Todd Solondz, the director of cringe-comedies like Happiness and Storytelling, observes the world without corrective lenses. Movies can project idealized images, but Solondz sees things as they are. His films are about the messy pieces in life and how they never seem to fit together. His latest, Wiener-Dog, is no sequel to Lassie, let me tell you. The characters drift like the eponymous dachshund, from one stage of life to the next, without much say of how things go or where they end up.
There are four stories as a dog is passed between owners, each one following an older character. A young boy, who is kept on a tight leash by his miserable, bourgeois parents, is trapped inside his cold, urban home without any outside friends. Dawn Wiener, who was abused by her peers in junior high — depicted in Solondz 1995 film Welcome to the Dollhouse — runs into bully Brandon, and they go together on a trip to meet his brother. The third story follows a screenwriting professor who is uninterested in life and his students, and in the final chapter an elderly woman is visited by her granddaughter who needs money.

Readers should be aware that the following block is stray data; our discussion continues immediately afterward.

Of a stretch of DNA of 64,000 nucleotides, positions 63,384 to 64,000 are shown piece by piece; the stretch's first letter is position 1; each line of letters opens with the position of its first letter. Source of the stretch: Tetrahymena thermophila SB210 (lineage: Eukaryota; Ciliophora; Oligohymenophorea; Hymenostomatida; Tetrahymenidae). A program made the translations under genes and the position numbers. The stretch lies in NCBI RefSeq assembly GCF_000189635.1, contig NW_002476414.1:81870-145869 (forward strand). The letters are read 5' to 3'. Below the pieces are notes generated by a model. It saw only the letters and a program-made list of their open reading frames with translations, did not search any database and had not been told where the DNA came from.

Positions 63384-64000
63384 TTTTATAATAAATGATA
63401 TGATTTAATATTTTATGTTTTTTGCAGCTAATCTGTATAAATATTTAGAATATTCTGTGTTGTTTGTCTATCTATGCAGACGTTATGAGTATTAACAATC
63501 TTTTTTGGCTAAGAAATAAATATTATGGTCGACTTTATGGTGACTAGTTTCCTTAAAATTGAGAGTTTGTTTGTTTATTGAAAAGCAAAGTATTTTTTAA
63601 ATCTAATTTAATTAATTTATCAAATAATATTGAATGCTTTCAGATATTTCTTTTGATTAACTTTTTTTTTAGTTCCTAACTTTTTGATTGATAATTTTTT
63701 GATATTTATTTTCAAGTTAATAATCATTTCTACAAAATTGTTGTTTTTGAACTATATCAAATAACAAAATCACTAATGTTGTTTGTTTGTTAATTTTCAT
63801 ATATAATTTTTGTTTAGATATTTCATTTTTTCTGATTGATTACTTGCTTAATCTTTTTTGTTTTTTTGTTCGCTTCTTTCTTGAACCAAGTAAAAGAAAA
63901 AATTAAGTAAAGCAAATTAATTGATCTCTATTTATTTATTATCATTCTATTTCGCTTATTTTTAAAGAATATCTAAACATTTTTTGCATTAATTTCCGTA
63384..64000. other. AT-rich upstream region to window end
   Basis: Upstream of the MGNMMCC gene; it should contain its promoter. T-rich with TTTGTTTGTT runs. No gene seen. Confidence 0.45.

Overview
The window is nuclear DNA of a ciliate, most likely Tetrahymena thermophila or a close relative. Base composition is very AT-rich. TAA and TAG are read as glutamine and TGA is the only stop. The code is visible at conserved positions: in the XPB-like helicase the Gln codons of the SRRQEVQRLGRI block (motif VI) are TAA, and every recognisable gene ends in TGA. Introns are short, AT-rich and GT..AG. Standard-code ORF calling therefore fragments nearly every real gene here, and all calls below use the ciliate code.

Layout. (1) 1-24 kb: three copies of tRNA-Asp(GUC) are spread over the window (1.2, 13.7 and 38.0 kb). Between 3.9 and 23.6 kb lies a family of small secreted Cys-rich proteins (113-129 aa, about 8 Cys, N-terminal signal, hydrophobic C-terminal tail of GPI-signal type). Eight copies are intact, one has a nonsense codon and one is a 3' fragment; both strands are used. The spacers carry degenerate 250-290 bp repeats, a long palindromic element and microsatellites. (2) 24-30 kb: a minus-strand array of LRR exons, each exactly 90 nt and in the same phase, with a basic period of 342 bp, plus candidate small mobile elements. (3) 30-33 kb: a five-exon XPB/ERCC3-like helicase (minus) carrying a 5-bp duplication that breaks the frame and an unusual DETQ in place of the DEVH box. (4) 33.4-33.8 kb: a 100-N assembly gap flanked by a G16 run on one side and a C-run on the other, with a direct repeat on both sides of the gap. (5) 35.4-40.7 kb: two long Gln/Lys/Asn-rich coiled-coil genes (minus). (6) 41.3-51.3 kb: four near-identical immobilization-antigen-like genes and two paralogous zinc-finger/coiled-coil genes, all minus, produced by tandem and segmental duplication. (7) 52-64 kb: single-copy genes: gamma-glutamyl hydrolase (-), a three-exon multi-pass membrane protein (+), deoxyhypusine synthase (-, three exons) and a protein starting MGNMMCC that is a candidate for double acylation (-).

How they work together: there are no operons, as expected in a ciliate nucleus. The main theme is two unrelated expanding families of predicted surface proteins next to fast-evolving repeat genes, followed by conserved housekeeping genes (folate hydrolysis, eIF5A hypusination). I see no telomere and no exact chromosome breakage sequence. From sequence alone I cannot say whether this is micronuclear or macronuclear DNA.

The form is made up of long, static, and stilted shots. When the camera moves, it’s with a snail-paced pan or dolly. The characters are situated awkwardly in the frame, imprisoned within its “matter of fact-ness.” An ensemble of deadpan performances by Greta Gerwig, Danny Devito, Kieran Culkin, and Julie Delpy are trapped in a deadpan world. There are only a few grace notes and tender flourishes: a hug between two estranged brothers or a grandmother’s selfless gift.
Robert Bresson’s Au Hasard Balthazar, which followed the parallel lives of a girl and her donkey as they age, is a clear influence. But while Bresson made a saintly prayer, Wiener-Dog is a mutter into the void. Solondz’s film is restricted by his worldview — meaningless about meaninglessness. Within his philosophy, there is thankfully room for humanism and vivid moments of joy and pain. But seen through the eyes of a nihilist, life is a grand folly, neither happy nor sad. Wiener-Dog ends in the only way it could have: with a punchline, not an elegy.